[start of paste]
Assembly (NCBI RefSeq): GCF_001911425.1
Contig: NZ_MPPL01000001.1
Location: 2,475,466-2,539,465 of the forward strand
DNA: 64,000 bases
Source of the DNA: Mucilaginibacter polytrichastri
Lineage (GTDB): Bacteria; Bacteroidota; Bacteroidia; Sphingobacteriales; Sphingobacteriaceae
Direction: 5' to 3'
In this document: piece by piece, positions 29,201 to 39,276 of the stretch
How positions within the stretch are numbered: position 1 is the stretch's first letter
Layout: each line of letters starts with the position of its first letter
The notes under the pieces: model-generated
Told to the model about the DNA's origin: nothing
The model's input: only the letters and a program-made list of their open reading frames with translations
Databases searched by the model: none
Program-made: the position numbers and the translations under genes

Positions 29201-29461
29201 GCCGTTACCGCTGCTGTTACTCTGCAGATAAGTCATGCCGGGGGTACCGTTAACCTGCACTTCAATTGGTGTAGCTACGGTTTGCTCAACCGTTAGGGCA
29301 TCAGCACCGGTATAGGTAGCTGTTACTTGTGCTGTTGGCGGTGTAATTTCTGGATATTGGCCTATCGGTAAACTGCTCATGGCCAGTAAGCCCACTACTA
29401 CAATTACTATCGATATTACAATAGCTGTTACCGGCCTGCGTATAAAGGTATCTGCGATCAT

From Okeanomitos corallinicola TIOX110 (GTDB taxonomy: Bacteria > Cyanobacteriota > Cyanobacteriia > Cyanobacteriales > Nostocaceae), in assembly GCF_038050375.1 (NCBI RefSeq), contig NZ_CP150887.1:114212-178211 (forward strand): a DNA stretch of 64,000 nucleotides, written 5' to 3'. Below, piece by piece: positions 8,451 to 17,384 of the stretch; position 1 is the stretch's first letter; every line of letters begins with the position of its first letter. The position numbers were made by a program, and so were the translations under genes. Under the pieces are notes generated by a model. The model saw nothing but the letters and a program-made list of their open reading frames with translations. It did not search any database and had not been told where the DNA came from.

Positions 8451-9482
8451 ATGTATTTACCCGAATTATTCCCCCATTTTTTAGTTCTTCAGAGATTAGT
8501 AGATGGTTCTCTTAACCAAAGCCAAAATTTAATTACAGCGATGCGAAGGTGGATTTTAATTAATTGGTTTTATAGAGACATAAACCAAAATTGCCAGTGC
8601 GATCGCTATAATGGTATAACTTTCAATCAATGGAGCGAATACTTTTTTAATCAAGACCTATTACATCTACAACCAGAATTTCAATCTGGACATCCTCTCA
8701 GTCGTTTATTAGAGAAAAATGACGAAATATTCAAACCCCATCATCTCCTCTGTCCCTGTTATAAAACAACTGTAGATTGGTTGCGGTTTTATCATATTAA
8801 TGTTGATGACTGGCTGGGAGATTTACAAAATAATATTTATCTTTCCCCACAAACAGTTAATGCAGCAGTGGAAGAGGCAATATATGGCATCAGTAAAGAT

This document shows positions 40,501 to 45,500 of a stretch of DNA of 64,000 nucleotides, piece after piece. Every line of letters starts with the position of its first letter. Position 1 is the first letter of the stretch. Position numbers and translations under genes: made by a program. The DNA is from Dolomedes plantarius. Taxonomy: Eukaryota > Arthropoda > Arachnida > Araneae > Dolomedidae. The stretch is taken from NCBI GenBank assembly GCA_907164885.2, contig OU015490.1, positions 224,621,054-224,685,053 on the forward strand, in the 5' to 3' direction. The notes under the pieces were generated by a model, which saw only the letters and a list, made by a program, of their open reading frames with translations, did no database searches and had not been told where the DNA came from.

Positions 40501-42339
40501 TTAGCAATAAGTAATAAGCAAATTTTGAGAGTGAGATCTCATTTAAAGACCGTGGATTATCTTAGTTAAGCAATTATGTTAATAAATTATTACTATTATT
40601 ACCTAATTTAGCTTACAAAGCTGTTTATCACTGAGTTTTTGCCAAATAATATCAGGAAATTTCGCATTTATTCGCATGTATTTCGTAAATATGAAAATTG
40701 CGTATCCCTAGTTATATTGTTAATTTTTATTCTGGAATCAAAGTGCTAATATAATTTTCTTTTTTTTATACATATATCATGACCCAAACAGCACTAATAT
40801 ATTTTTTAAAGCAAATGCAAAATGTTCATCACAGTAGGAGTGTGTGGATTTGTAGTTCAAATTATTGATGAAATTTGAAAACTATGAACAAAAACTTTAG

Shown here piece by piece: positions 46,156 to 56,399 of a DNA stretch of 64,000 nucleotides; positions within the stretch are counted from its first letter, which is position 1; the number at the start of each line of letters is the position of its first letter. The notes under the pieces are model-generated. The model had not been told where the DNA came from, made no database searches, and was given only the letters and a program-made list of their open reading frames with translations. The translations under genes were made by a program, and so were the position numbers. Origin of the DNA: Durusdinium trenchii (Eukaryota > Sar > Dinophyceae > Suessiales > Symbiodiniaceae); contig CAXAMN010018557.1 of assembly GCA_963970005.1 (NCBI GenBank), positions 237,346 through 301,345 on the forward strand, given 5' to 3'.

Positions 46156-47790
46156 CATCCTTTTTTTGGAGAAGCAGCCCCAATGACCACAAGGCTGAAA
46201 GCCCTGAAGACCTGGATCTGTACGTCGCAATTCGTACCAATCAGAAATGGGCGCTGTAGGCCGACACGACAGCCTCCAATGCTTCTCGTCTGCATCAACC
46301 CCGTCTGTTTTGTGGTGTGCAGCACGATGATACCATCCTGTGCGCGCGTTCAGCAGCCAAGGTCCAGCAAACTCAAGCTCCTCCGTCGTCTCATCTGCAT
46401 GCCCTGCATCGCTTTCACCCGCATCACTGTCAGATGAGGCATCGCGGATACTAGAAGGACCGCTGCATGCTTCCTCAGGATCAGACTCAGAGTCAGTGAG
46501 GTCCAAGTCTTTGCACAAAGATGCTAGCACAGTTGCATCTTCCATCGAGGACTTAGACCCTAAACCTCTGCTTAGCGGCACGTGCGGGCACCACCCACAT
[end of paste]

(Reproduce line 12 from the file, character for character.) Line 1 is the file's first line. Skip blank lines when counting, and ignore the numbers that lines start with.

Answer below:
Told to the model about the DNA's origin: nothing